RE: dir attribute in HTML 5

If the 'presentation layer' means the CSS style sheet, I think that we
should say that HTML5, like HTML4, should be able to render bidi text
without a style sheet, and it would break backwards compatibility to remove
the ability of a browser to do so without CSS. Therefore HTML5 has to
describe the expected behavior in at least the detail of HTML4 rather than
leave it up to the presentation layer. 

Note also that the bdo section doesn't leave this completely up to the
presentation layer - which is more confusing for the content author.  Which
should they do? If they do it through CSS, will that override the specified
behavior described above? Etc.

We should also ask that a note be added to the spec that says use the bidi
markup provided, rather than attaching CSS styling to arbitrary markup such
as <p> etc. 

I think we should also ask them to consider allowing two new attribute
values 'rlo' and 'lro' for dir. We do not need to remove the bdo element,
but this will allow content authors who wish to to transition to the
scenario we preferred for ITS. It will also provide some additional power to
the author, since you will be able to attach dir="lro" to a block element.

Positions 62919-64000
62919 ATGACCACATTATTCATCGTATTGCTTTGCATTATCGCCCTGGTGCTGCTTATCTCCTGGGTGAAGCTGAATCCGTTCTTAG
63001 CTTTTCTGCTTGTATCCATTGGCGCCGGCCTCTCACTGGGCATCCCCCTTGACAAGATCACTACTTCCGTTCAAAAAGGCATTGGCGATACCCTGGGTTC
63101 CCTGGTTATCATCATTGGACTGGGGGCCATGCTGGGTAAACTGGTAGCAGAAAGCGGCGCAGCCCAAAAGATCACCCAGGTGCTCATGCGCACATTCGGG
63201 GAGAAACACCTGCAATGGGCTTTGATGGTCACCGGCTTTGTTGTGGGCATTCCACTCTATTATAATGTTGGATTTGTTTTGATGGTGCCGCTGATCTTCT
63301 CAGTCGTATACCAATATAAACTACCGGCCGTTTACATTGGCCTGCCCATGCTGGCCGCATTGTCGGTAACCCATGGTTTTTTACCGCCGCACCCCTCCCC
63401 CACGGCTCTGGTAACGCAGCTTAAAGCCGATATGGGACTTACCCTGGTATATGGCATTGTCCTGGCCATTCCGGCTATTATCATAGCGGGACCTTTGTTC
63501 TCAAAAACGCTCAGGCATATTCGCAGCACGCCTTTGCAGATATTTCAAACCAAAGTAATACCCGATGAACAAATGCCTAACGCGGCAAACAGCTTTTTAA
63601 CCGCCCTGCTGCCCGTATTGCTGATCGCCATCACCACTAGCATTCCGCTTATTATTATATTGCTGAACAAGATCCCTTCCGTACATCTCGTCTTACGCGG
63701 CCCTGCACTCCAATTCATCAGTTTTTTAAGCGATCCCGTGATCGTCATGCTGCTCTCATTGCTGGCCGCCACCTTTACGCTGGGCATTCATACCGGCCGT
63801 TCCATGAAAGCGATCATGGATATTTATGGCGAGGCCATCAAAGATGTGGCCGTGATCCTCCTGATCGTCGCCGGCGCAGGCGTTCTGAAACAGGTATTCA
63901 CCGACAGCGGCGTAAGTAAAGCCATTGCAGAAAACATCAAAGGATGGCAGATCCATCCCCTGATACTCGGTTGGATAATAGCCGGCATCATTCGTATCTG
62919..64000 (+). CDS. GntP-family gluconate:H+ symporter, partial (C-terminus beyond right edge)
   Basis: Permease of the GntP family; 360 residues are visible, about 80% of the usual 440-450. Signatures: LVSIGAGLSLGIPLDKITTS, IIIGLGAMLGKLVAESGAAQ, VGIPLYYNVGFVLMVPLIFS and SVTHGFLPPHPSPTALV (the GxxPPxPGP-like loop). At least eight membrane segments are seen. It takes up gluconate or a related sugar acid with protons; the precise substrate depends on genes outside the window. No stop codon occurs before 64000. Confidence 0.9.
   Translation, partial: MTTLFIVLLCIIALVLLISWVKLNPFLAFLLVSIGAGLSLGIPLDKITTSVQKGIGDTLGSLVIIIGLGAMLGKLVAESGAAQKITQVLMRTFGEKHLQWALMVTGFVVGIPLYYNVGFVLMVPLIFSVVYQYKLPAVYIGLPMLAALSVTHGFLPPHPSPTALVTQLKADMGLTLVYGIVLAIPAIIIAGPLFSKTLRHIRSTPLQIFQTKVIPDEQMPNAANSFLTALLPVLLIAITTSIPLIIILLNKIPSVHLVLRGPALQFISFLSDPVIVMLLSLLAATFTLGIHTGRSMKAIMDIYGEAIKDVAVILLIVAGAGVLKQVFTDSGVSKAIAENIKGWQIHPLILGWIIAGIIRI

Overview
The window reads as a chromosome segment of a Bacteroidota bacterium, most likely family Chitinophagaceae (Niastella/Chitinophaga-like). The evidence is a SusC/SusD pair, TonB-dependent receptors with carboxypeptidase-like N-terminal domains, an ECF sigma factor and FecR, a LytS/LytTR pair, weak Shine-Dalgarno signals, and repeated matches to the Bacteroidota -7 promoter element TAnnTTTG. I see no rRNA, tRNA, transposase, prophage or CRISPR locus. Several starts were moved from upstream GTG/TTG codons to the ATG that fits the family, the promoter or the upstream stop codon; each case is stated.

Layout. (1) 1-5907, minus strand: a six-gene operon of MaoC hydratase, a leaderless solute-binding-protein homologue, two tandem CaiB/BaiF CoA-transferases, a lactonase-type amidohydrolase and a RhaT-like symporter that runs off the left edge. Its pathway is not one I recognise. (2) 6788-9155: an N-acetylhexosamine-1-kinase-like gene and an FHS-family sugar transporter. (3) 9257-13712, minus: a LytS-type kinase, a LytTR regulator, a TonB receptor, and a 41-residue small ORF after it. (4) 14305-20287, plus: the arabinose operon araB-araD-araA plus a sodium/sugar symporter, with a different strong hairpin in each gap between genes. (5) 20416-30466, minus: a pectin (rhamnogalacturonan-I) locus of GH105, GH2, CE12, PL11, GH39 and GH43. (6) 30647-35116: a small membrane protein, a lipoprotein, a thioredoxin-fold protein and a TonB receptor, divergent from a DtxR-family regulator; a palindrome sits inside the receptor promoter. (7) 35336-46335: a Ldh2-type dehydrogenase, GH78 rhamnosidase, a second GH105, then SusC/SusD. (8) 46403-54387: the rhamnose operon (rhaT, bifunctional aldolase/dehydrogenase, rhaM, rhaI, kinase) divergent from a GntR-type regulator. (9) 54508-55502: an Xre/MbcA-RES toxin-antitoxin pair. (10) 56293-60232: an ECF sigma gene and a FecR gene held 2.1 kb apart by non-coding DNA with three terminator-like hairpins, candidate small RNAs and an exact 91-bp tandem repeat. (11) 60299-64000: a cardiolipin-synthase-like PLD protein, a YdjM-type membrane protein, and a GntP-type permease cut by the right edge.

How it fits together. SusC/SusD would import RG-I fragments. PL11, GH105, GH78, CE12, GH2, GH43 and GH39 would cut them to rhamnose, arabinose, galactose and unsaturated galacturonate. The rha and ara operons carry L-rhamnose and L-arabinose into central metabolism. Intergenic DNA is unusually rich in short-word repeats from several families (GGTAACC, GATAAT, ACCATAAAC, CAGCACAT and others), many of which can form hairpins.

Richard Ishida
Internationalization Lead
W3C (World Wide Web Consortium)


> -----Original Message-----
> From: [mailto:public-i18n-core-
>] On Behalf Of Felix Sasaki
> Sent: 24 January 2008 02:51
> To:
> Subject: dir attribute in HTML 5
> Hi all,
> I had a look at
> were it says
> "The processing of this attribute depends on the presentation layer. For
> example, CSS 2.1 defines a mapping from this attribute to the CSS
> 'direction' and 'unicode-bidi' properties, and defines rendering in
> terms of those properties."
> This is quite different to HTML 4
> which contains references for implementers of the Unicode BIDI
> algorithm, or ITS
> which points to CSS 2.1 definitions not "For example", but recommends to
> use these.
> I would propose to make a comment on HTML 5 that they should follow the
> ITS approach, that is to be more specific about the required semantics
> and recommend CSS 2.1
> Any thoughts?
> Felix

Received on Tuesday, 29 January 2008 16:43:38 UTC